are the poor in spirit,
Creighton University Online Ministries
Weekly Guide for Daily Prayer
Thirtieth Week of Ordinary Time: Oct. 25-31, 2020
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The Twenty-Ninth Week of Ordinary Time
Justice and compassion are keys to loving, in the readings for the Thirtieth Sunday in Ordinary Time. Exodus proclaims God's call that we act justly toward foreigners, and the most vulnerable among us: widows, orphans and the poor. Jesus says it most simply: "You shall love the Lord, your God, with all your heart, with all your soul, and with all your mind. ...You shall love your neighbor as yourself."
Wednesday is the Feast of Saints Simon and Jude, Apostles.
Luke's Gospel offers us lessons this week about humility. We see a vivid example of the compassion. Jesus heals a woman on the Sabbath over the protests of the synagogue leaders. "This daughter of Abraham, whom Satan has bound for eighteen years now, ought she not to have been set free on the sabbath day from this bondage?” He berates the Pharisees and scholars of the law: "You impose on people burdens hard to carry, but you yourselves do not lift one finger to touch them.” He cautions his followers to be humble: "For behold, some are last who will be first, and some are first who will be last.” When Pharisees warn Jesus that Herod wants to kill him, he warns the people of Jerusalem: "how many times I yearned to gather your children together as a hen gathers her brood under her wings, but you were unwilling!" Jesus cures a man with dropsy under the critical eyes of the Pharisees. He turns to those at the table and tells them a story about guests at a banquet scrambling for places of honor. He tells them to take the lowest place, "For everyone who exalts himself will be humbled, but the one who humbles himself will be exalted.”
Next Sunday, November 1, we celebrate the Solemnity of All Saints (All Saints Day). The gospel is the great message of Jesus recounting the eight Beatitudes. It is good for us to look at who he says are "blessed."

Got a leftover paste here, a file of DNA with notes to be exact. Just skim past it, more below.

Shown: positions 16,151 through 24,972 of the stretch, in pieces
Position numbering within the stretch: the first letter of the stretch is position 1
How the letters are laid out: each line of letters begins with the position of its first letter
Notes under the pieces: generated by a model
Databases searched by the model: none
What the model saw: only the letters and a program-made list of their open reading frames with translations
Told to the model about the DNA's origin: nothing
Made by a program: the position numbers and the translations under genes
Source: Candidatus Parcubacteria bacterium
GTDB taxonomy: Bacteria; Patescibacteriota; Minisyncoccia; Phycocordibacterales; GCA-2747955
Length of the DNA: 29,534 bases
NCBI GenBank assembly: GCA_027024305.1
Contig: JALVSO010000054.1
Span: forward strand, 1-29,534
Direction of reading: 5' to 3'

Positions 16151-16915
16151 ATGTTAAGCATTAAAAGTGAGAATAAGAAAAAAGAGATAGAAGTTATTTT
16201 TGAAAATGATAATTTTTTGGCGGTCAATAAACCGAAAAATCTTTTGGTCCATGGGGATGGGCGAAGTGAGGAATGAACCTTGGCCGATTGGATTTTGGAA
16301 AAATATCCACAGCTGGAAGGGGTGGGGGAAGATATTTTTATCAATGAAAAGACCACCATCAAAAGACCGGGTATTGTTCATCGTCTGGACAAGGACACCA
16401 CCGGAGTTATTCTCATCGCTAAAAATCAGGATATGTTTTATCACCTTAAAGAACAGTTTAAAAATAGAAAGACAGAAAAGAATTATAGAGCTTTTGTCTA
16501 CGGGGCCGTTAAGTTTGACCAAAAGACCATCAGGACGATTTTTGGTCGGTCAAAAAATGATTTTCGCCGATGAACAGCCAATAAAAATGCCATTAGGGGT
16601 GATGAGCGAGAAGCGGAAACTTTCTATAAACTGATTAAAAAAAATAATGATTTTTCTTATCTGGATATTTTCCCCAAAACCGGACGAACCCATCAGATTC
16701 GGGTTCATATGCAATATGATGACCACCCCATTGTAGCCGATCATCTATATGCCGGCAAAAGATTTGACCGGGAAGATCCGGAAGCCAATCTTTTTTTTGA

Daily Prayer This Week
Please, Lord, anything but humility! Our instinctive reaction to humility might be the result of a culture that exalts riches, honors and pride. Yet all this week Jesus teaches that the way to salvation is through humility. And on the upcoming Sunday, the Solemnity of All Saints, we hear Jesus encourage us to be "poor in spirit", "meek" and "peacemakers."
The first step might be simply asking for the desire to be humble. As we move through the simplest of moments in our everyday lives, we can stop and ask God to help us want to be humble. As we sit on the edge of the bed in the morning, as we head to work, sort laundry or do our errands, we can keep a running prayer in the background of our consciousness: "Lord, help me to desire the humility that will make me more aware of your saving grace."
These same background moments offer ways for us to recognize opportunities to practice humility as we go through our days. Perhaps I can stop myself from correcting my spouse. In a disagreement, I might make an extra effort to listen to the other person's side, rather than planning my rebuttal as they speak. I can let a person in line in front of me, hold the door for someone or make an extra effort to recognize and thank those who serve me. In this season of politics and elections, maybe I can even admit that I may not fully understand opinions and that there may be some legitimate points to them. Even these tiny gestures, when done in the spirit of Jesus' teachings this week, offer us a special grace.
All week we can continue to speak to the Lord as we would to a loving friend who listens to us. And always, we can end our day in gratitude, for the merciful God who loves us so compassionately and longs to be in our hearts.
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